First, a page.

I stressed the need to boost aggregate demand in the core countries as a key requirement for solving the debt problems facing the periphery. It is interesting to see the developments over the past few days in which many senior European politicians have begun to stress the need for pro-growth policies. As I stressed in this Vox-EU article from February, it is still not too late to make the Fiscal Compact less restrictive.
Earlier today, I completed my latest briefing paper (titled “Macroeconomic Imbalances in the Euro Area”) for the European Parliament’s Committee on Economic and Monetary Affairs.
I write these papers as a member of the “Monetary Experts Panel” that provides the committee with papers prior to their “Monetary Dialogue” meetings with the ECB President. The way the process operates is that staff from the Parliament contact the members of the panel and ask us to write a paper on a topic they have chosen. Here‘s the committee’s website including links to past briefing papers from the panel. You can also find my previous papers by clicking on the Monetary Dialogue tab at the top of the page.
In this case, I was asked to write a paper on the new Macroeconomic Imbalances Procedure (MIP) which was part of the “six-pack” legislation and is now being operated by the Commission. Here‘s a link to the webpage describing the MIP including the recent Alert Mechanism Report designed to operate as a leading indicator for macroeconomic imbalances and an Occasional Paper from the Commission describing the “scoreboard” for macroeconomic imbalances that is Alert Mechanism is based on.
Here’s the abstract from my paper:
The Euro crisis has been most profoundly felt in countries such as Portugal, Greece, Ireland and Spain that have large private and public sector debt burdens. These can only be reduced if these countries move towards large and persistent current account surpluses. With an average inflation target of two percent for the Euro area, the pace of progress for these countries towards the size of current account surpluses required is going to be slow and the adjustment extremely painful. The Commission’s Macroeconomic Imbalance Procedure provides an important opportunity for the EU to acknowledge that imbalances have two sides, that policies to actively reduce surpluses in countries like Germany are just as effective in restoring balance as policies aimed at increasing competitiveness in the European periphery. However, the new alert mechanism scorecard has an asymmetric focus on reducing deficits at the almost-complete expense of any focus on steps to affect large surpluses. It represents a missed opportunity to deal with the Euro area’s problems in a balanced manner.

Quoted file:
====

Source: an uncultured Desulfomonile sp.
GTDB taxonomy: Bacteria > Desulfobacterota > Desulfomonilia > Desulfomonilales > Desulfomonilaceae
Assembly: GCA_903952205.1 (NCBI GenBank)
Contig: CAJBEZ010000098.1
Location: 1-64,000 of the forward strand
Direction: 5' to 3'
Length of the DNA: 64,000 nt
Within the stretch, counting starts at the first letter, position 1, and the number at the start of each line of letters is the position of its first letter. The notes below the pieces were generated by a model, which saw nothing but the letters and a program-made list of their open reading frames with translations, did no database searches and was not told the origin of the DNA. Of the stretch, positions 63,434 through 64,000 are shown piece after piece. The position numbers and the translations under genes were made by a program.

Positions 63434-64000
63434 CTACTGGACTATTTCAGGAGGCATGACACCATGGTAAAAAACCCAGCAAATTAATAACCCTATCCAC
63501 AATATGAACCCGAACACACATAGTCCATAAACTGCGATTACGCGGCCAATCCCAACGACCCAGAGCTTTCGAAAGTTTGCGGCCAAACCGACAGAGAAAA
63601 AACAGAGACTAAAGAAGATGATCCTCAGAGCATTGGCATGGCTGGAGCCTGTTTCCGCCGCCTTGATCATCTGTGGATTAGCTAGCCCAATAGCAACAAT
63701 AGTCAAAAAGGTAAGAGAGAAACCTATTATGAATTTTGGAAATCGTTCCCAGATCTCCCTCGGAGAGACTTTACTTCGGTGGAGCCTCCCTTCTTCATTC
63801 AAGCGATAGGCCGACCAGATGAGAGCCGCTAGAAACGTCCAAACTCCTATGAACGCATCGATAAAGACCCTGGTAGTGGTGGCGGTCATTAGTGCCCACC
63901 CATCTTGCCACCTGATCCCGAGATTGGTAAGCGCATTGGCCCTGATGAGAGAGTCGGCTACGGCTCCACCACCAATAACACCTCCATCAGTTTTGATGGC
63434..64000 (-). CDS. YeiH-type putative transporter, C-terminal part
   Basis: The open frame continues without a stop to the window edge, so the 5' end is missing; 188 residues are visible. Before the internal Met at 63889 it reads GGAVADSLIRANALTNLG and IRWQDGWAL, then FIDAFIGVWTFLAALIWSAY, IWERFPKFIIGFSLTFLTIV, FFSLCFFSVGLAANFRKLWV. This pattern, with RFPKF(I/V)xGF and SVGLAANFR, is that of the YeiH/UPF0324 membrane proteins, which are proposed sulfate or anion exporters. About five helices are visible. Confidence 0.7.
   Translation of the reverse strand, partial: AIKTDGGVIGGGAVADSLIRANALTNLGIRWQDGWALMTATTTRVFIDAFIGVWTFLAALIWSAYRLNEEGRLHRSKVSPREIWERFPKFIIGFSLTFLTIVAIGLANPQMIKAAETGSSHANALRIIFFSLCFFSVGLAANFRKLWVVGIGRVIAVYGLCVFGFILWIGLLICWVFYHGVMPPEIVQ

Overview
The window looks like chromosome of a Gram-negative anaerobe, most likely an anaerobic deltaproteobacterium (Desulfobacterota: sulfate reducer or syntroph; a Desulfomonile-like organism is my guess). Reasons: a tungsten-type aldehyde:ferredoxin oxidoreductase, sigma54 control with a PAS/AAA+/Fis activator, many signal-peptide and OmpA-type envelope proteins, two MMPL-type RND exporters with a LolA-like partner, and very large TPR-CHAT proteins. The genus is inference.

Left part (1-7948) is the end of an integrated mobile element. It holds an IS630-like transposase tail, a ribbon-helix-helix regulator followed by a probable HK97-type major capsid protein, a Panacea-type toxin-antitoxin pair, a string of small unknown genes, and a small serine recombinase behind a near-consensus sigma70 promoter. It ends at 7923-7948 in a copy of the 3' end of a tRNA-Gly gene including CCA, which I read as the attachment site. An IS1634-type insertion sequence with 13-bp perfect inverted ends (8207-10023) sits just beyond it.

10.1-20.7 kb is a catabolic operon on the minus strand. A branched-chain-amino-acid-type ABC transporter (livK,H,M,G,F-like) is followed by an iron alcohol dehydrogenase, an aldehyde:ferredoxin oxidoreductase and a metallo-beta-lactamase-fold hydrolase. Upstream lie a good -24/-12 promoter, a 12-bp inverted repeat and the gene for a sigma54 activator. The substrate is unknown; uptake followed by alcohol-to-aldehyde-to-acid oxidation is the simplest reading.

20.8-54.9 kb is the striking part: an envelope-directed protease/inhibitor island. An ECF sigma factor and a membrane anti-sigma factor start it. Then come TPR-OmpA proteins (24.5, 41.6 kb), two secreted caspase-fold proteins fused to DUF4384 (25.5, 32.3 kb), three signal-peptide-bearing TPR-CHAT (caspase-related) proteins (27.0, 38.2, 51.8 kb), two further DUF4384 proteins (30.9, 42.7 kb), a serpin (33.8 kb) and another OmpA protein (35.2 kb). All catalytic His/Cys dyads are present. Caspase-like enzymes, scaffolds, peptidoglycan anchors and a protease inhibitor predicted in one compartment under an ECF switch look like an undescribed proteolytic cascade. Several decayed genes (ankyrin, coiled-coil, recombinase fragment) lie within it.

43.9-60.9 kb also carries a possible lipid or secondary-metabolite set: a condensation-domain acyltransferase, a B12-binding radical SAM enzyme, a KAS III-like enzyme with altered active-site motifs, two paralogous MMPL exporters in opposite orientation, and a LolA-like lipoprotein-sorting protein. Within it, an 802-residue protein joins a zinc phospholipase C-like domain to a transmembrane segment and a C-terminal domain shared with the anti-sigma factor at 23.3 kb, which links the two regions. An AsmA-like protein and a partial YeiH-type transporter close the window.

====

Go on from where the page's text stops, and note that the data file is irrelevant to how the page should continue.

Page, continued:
I usually wait until the Parliament officials have put up my paper on their website (usually takes a week or so) before putting on my own site. However, I have just read Martin Wolf’s latest column and it fits so well with my own thoughts on this issue (which of course partly reflect having read many of Martin’s previous columns) that I thought it might be a good idea to back them up with a more extended version of this argument.